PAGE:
- As solid as any of Flo's previous outings
- Simple structure to play that builds slowly
- F2P has no major negative impact on play
- Slightly dodgy upgrading system
- No real innovation beyond F2P
For as long as free-to-play has been a force in mobile gaming, so many have mistakenly used the term ‘time management’ when trying to describe it. The energy system deployed within many F2P games, they argue, forces people to wait if they’re not willing to spend, meaning they have to ‘manage’ their ‘time’. It’s time management, right?
It’s a misunderstanding that explains the number of puzzled expressions I’ve generated when I’ve told people I’m something of a time management fan, and the countless hours I’ve spent delightfully informing people of the error of their ways.
Time-management games hand you a hundred million tasks to do and only a short amount of time to do them. Diner Dash, I often cite, was one of the first, and though the genre most definitely falls into the ‘casual’ category – much like many free-to-play releases – the two are very much not the same thing, I like to point out while chortling.
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And then Cooking Dash 2016 comes along, and makes me look a bit silly. Just a little bit, though. Time management and free-to-play remain entirely different entities, of course – one is a genre, the other a monetisation method – but Glu’s decision to revive waitress Flo and her Dash IP comes with the move to make it a freemium release, which means that what we have here is a game that’s both time management and free-to-play at the same. It also means that, unless you’re willing to pay, you can also only take it on in short bursts.
Initially, the new payment model has very little impact on proceedings. Cooking Dash, like every Dash game before it, is a matter of performing multiple tasks in quick time. The basic setup here – and one that’s gradually expanded as you progress through the stages – is that you cook and serve various different dishes to order, with customers making their wishes known and handing you a certain amount of time in which to fill them. In practice, this means a whole lot of tapping, with Flo going exactly where you tell her in the order in which you tell her to.
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Someone wants a roast chicken? You better pick up a raw, plump bird with one tap, then, before dropping it off on the skewer with another tap, picking it up again once it’s cooked with a further tap, and finally delivering it plated up to the customer with one final tap. If that sounds like a lot of work, then try doing it for multiple customers at once, each one wanting something different to eat – some with sides, some with drinks, some with both – and with only a limited number of cookers, sous chefs and, ultimately, hands at your disposal.
This is all fairly standard stuff for a time-management game. Indeed, playing the first few levels of Cooking Dash 2016 – which sees you take charge of a number of different restaurants in a bid to win favour on some kind of reality TV show – is like taking a trip back to any of the time-management games that have hit mobile over the course of the last decade. But that’s not necessarily a bad thing. Where things start to grate a little, however, is with the realisation that it’s impossible to achieve full marks in most of the levels without making the right upgrades.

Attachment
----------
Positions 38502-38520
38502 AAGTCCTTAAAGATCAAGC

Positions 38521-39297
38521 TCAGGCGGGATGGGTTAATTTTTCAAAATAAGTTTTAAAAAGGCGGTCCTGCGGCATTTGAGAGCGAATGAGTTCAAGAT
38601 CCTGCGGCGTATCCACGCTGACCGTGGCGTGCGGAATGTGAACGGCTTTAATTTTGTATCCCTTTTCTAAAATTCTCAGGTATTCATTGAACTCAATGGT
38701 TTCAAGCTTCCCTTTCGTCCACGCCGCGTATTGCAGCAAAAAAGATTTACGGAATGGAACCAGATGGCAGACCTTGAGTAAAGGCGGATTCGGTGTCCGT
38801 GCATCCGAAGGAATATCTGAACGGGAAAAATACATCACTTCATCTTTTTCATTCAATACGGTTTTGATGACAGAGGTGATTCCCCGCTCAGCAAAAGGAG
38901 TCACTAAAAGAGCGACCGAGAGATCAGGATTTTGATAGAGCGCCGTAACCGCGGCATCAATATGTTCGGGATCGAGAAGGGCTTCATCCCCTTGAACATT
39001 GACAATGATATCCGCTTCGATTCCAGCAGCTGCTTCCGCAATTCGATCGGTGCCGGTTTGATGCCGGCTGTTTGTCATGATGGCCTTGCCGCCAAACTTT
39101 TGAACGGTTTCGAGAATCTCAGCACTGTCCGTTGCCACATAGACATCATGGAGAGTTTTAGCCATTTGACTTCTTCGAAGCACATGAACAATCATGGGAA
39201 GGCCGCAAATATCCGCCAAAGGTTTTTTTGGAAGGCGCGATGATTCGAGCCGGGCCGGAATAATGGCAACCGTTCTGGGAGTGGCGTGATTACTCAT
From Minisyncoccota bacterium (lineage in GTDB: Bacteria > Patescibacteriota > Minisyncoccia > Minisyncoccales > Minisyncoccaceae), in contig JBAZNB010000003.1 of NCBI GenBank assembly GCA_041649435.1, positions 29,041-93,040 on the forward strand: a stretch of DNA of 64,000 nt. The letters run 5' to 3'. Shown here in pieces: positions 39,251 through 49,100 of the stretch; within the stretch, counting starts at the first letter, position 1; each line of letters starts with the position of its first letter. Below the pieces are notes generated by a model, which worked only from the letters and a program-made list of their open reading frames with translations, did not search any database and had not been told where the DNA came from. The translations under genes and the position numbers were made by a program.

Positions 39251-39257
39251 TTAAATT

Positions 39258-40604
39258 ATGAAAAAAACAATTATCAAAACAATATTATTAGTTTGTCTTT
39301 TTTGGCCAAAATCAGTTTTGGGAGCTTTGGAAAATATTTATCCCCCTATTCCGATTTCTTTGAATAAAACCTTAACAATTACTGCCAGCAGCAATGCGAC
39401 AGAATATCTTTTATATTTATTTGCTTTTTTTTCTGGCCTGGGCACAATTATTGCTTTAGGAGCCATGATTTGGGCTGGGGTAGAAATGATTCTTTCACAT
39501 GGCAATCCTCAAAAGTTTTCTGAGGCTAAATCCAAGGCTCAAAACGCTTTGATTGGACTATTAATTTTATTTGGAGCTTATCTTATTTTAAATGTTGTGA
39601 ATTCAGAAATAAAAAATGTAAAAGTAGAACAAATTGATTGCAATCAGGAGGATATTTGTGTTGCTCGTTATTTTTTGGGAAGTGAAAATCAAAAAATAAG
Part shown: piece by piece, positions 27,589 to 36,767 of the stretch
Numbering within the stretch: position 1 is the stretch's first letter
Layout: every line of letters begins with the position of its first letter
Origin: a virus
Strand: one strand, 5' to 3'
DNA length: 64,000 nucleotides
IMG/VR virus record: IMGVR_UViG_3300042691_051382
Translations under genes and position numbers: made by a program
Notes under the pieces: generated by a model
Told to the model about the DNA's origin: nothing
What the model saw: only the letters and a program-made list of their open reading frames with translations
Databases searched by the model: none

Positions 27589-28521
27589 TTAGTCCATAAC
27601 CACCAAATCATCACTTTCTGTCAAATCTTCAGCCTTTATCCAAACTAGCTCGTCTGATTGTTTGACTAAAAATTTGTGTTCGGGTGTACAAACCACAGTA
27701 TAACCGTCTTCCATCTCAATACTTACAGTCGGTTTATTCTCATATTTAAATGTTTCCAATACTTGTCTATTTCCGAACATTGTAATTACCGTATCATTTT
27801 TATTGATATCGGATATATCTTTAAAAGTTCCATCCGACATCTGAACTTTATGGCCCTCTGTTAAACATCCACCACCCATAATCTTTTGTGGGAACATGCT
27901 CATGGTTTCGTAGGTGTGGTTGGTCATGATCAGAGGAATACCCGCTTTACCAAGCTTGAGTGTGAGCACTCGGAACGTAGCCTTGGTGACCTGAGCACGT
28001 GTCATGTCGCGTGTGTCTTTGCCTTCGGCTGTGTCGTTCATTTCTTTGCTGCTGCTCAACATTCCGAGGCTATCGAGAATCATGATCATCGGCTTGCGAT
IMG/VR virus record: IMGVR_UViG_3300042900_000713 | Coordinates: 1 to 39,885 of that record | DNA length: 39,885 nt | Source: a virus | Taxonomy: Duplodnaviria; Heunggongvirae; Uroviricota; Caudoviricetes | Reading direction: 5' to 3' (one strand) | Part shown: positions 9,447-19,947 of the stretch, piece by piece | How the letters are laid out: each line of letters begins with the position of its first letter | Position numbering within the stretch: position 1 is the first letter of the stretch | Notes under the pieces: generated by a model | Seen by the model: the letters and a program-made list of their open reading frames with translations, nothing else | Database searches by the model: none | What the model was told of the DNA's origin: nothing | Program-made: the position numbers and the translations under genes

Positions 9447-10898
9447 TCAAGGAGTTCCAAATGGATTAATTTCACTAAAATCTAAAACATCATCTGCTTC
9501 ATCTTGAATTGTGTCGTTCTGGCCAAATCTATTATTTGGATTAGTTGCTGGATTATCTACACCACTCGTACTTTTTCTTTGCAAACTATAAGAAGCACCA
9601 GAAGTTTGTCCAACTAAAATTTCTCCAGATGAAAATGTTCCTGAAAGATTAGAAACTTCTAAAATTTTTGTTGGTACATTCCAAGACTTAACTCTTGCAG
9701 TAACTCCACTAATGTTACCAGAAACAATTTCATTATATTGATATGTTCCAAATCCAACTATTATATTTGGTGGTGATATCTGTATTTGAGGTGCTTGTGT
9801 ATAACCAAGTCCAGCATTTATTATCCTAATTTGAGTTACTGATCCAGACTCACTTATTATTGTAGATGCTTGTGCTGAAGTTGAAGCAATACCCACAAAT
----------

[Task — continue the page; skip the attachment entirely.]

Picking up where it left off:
Some of these you can do simply from credit you win from successful levels. Everything from the quality of the food you’re cooking to the décor of the restaurant and the proficiency of your utensils can be improved, each having an impact on the happiness and satisfaction of the customers and how much they tip. What isn’t made clear, however, is that getting five stars in a level where the customers primarily want one particular dish requires you to have upgraded those ingredients before you started. If you happen to have drained your credit on some other upgrade, then even blitzing a level won’t earn you top marks unless you’re willing to part with some real cash in order to make that upgrade now, or come back to it at a later stage when you’ve upgraded through your winnings.
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For those who like to pick up a perfect score before they move on, it’s an especially annoying setup, and one the game itself doesn’t even make clear. It’s entirely possible to replay levels over and over, believing you’ve made a mistake when, in reality, you simply need to upgrade your broccoli.
Putting such grumbles aside, what you’re left with is a proficient, if not especially bold re-imagining of Flo and her Dash franchise. Anyone who has a handle on time management will feel immediately at home here, though it feels like much of the effort to bring Cooking Dash into the modern era has been spent refitting it for free-to-play, rather than updating the gameplay in any meaningful way. A recipe that could have done with a few new ingredients, then, to deliver a fresh dish.
Though it pulls all the best elements from time-management games of old, Cooking Dash 2016’s only real innovation is to mould its gameplay around free-to-play, which – though seamless on the whole – offers no great strides forward, and ultimately means this is a proficient but unspectacular rehash of some of the genre’s classics.